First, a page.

1. Wear Sunscreen Everyday
About 80 percent of the average person’s lifetime sun exposure is incidental; which means it occurs during daily activities, not lying on the beach. If you are planning on being out in the sun for longer than 15 minutes, make sure to use a sunscreen with SPF 30. If you use a moisturizer, save a step and use a moisturizer with SPF.
2. Protect Your Eyes
One of the first areas to show signs of aging, the skin around the eyes needs extra hydration even if the rest of your face does not. Sunglasses help shield the skin around your eyes from skin-aging UV rays. Opt for a pair clearly labelled to block 99 percent of UV rays. Wider lenses best protect the delicate skin around your eyes.
3. Moisturize Your Lips—They Age Too!
The truth is that most of us neglect our thin-skinned lips when it comes to the sun’s rays—leaving our lips particularly vulnerable to painful sunburns and the lip lines and wrinkles associated with aging. Remember to always apply (and reapply at least every hour) a lip-protection balm.
4. Try on UPF Clothing for Size
These garments have special coating to help absorb both UVA and UVB rays. As with SPF, the higher the UPF (which ranges from 15 to 50+), the more the item protects. Regular clothes can shield you, too, provided they are made of tightly woven fabrics and are a dark colour.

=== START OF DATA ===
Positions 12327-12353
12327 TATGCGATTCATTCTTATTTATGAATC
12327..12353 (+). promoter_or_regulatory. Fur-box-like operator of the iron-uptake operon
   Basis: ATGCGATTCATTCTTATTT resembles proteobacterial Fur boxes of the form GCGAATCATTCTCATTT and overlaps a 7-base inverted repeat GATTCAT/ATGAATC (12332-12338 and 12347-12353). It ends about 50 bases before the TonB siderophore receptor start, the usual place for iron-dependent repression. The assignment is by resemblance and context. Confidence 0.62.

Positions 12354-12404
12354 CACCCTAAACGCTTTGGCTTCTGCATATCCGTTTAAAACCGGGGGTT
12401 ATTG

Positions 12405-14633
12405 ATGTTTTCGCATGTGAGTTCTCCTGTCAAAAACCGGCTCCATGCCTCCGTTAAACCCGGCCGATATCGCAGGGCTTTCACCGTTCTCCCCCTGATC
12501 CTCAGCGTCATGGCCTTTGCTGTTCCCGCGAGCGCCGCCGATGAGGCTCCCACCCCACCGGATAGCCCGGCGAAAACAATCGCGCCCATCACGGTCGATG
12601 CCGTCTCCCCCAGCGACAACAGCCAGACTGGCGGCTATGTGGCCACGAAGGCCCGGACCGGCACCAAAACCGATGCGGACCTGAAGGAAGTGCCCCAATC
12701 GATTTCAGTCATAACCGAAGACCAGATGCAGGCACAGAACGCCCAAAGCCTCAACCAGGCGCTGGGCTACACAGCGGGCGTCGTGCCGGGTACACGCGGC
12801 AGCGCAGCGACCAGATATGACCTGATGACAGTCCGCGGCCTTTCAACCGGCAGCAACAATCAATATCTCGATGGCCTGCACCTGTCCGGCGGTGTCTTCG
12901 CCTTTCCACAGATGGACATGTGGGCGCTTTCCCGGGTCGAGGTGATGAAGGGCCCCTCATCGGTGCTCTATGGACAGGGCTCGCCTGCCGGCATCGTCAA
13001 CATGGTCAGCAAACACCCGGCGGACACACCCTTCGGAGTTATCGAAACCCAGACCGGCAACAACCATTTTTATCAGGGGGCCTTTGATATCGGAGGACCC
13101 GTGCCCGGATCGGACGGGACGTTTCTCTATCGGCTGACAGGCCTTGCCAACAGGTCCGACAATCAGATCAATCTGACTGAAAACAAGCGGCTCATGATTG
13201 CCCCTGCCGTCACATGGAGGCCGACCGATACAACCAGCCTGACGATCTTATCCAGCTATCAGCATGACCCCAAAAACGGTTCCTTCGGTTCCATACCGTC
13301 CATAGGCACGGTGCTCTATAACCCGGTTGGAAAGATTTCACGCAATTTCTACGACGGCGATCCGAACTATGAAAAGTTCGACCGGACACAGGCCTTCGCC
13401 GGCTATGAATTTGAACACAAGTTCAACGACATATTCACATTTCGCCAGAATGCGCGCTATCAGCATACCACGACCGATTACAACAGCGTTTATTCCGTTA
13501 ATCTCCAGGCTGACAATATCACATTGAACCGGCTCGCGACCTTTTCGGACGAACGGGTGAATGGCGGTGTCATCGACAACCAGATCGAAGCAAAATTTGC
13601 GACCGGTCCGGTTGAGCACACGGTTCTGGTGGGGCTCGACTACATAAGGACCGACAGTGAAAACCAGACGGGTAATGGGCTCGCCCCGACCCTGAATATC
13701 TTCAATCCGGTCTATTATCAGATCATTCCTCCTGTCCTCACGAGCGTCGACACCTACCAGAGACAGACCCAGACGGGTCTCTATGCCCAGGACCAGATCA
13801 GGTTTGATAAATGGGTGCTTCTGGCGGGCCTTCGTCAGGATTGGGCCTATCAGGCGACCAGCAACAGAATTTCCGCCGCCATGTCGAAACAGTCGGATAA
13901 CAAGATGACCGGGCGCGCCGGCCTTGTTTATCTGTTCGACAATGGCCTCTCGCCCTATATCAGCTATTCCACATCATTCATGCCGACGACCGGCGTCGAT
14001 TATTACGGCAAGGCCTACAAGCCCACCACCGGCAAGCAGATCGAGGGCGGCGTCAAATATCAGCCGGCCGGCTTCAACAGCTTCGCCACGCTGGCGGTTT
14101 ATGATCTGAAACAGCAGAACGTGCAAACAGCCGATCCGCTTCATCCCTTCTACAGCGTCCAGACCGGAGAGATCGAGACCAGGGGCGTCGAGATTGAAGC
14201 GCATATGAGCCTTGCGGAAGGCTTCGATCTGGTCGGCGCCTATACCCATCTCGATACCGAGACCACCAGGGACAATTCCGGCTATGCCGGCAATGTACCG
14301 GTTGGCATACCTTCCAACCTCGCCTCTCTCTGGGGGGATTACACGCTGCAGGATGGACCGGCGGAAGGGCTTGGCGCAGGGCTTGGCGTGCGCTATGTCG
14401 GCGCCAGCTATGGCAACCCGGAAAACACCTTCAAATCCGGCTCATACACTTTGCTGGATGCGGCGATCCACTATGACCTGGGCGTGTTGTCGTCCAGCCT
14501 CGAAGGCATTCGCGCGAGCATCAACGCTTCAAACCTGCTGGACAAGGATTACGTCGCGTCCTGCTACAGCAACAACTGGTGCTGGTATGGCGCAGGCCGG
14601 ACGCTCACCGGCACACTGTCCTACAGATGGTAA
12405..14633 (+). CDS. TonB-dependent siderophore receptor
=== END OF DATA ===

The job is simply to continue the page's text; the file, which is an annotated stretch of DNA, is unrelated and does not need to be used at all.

Example: a dark-blue cotton T-shirt has a UPF of 10, while a white, one ranks a 7. To test clothing UPF, hold the fabric near a lamp; the less light that shines through the better. Also, be aware that if clothes get wet, protection drops by half.
5. Watch the Clock
UV rays are strongest between 10 a.m. and 4 p.m. (Tip: Check your shadow. If it is very short, it is a bad time to be outside.) If you are out during these hours, stay in the shade under a beach umbrella or a big leafy tree.
6. Cover Your Head with a Hat
Choose a hat with at least a 2- to 3-inch brim all around to protect the skin on your face, ears, and neck from the sun.
The Expert Says: “Every 2 inches of brim lowers your skin-cancer risk by 10 percent.”—Darrell Rigel, M.D., Clinical Professor of Dermatology, New York University.
Reapply, reapply, reapply! No sunscreen is completely waterproof, sweat proof, or rub proof.